As documented by the upcoming Brookings paper authored by Social Compact, “Measuring the Informal Economy—One Neighborhood at a Time,” there is a dearth of data and knowledge about the size, determinants, and characteristics of the urban informal economy – in the US and abroad – resulting in an information gap that leads to misinformed policy and investment strategies. Much of the research on urban informal economy, so far, has been done in developing and transitional countries where informal economic activity makes up a large part of the economy. However, there is increasing recognition in the United States by government, the private sector and academia that informal economy is growing in US cities and is often significant.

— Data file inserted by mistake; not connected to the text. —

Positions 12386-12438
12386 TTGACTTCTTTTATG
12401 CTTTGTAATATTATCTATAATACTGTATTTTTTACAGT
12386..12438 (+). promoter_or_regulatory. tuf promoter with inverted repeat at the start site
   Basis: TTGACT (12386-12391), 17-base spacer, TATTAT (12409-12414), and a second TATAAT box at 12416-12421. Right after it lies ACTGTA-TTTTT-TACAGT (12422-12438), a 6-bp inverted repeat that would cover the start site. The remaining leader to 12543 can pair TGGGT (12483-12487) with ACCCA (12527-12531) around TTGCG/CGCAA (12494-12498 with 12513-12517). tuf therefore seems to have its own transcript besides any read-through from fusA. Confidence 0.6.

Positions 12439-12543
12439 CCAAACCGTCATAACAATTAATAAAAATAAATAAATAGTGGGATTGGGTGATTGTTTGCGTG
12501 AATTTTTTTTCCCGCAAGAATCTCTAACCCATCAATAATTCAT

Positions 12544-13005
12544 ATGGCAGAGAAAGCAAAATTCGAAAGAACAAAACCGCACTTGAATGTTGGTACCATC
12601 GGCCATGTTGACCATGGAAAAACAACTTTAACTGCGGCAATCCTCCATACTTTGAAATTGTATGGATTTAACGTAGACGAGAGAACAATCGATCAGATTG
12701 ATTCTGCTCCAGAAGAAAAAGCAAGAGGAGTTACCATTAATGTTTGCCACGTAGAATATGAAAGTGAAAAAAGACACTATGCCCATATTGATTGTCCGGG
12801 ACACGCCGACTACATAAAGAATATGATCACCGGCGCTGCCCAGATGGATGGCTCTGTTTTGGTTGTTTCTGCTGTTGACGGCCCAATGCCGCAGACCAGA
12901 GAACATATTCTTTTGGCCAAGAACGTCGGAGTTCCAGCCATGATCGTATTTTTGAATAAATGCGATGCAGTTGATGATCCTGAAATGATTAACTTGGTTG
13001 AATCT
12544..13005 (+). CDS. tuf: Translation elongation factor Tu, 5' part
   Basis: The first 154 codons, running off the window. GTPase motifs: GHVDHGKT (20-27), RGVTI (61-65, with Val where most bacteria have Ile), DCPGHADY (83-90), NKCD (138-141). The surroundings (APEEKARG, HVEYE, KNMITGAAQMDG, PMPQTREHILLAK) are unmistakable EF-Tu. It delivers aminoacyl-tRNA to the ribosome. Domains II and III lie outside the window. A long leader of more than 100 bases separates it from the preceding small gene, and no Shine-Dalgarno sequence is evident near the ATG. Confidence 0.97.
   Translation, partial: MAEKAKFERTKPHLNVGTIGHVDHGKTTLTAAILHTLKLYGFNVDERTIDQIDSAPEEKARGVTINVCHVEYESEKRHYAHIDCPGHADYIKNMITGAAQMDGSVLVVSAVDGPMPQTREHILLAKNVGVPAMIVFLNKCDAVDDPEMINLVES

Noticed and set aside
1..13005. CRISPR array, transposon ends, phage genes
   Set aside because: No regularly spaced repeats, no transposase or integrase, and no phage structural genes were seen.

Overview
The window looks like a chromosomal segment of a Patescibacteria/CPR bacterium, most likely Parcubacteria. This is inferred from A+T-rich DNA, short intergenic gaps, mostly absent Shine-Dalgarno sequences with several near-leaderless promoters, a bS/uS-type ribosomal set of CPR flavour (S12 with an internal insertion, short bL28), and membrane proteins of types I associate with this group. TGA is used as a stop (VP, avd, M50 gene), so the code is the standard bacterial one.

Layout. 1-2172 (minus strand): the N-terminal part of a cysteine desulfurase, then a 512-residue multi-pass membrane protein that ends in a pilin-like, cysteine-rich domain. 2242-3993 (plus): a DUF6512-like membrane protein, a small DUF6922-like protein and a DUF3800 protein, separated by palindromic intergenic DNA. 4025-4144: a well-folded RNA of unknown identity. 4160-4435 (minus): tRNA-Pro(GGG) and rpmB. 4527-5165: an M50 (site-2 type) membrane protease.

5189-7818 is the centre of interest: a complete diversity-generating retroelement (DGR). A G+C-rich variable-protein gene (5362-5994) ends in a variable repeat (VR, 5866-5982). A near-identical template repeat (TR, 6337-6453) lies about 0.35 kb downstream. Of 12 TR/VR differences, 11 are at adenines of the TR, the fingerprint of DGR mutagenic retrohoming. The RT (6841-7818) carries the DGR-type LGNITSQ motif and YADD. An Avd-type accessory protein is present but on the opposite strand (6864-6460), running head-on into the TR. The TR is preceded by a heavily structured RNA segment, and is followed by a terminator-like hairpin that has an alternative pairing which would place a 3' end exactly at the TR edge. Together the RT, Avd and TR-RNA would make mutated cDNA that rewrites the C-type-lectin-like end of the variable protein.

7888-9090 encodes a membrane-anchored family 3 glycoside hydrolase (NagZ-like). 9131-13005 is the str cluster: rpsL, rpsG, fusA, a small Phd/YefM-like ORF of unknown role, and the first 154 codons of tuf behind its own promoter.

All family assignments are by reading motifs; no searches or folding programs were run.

The Brookings Urban Markets Initiative Collaboratory convened a group of experts from around the world to discuss the current state of the field, explore measurement methods, and develop a research agenda for future work. This was the first in a series of roundtables aimed at understanding informal economic activity in US cities and identifying public and private collaborative agendas to address this information gap.
|“Measuring the Informal Economy—One Neighborhood at a Time” — by Jamie Alderslade, John Talmage, and Yusef Freeman|
|“Shadow Economies of 145 Countries all over the World: What do we really know?” — by Dr. Friedrich Schneider of Johannes Kepler University (PDF-315k)|
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